Trump Adviser Claims Not Many People Care About Arpaio Pardon Because Of Hurricane Harvey

Donald Trump, Joe Arpaio
Joe Arpaio, right, then sheriff of Maricopa County, Arizona, endorses Republican presidential candidate Donald Trump prior to a rally on January 26, 2016, in Marshalltown, Iowa. Scott Olson/Getty Images

Donald Trump's Homeland Security adviser has suggested people "don't really care" about the president's decision to pardon controversial former sheriff Joe Arpaio.

Speaking to ABC's This Week, Tom Bossert said in the wake of Hurricane Harvey, the public was not focused on just one person but on all the people who were suffering.

"I'm right now focused on not only the 4.6 million people in the Houston area, but the millions of people around the country who are trying to bring together outside of these divisive political questions, their efforts and their prayers to help those people who are in need," Bossert said.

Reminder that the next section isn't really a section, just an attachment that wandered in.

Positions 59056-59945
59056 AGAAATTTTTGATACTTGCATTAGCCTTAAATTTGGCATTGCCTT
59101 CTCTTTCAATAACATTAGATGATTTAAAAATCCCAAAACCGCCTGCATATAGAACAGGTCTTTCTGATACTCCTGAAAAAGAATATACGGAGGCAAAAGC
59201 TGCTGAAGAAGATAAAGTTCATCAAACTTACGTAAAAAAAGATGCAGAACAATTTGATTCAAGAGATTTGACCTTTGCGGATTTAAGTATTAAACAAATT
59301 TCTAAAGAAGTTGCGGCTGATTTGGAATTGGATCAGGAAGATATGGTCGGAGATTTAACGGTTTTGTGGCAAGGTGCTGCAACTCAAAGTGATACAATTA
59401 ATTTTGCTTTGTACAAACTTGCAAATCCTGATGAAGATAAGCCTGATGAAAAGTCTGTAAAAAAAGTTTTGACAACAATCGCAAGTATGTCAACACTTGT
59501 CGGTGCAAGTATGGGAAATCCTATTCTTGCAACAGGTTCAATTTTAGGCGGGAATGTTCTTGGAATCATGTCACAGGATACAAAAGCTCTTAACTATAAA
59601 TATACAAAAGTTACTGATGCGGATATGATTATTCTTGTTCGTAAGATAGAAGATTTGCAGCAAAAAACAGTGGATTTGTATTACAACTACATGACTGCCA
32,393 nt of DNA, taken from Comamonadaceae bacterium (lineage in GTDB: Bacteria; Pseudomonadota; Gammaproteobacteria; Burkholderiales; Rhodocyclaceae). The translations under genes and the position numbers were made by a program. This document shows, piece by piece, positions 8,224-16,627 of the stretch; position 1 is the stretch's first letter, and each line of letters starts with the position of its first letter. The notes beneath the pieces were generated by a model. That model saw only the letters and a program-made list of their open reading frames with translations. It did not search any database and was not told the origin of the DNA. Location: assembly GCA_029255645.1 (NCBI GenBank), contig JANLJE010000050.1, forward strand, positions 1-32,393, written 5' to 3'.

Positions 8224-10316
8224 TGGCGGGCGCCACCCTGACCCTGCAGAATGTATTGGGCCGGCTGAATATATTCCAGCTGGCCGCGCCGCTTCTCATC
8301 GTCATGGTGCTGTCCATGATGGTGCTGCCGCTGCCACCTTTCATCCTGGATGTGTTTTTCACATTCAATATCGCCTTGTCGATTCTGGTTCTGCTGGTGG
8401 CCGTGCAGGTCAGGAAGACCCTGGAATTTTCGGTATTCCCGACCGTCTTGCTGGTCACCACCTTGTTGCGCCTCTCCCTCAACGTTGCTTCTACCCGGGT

"So my guess is that not too many people care about this one guy right now. They care about the millions of guys that are worried about their homes."

The hurricane has left people trapped in their homes by rising floodwater, with two people killed and the death toll expected to rise, Texas authorities told CNN.

But the president's decision to pardon Arpaio, who was convicted of contempt of court for ignoring a ban on racial profiling, did raise eyebrows and prompted an outcry from civil rights groups.

Trump has been accused by Democrat Chuck Schumerof using both the hurricane and the announcement of the transgender military ban as a cover for Arpaio's pardoning.

"As millions of people in TX and LA are prepping for the hurricane, the President is using the cover of the storm to pardon a man who violated a court's order to stop discriminating against Latinos," Schumer tweeted, referring to Arpaio, "and ban courageous transgender men and women from serving our nation's Armed Forces."

Bossert said the criticisms leveled at Trump were unfair, telling This Week: "Just about every modern president ends up with some controversial pardons.

"But I think the president's been pretty clear on it, and I certainly don't think it's fair to characterize him as not caring about the rule of law."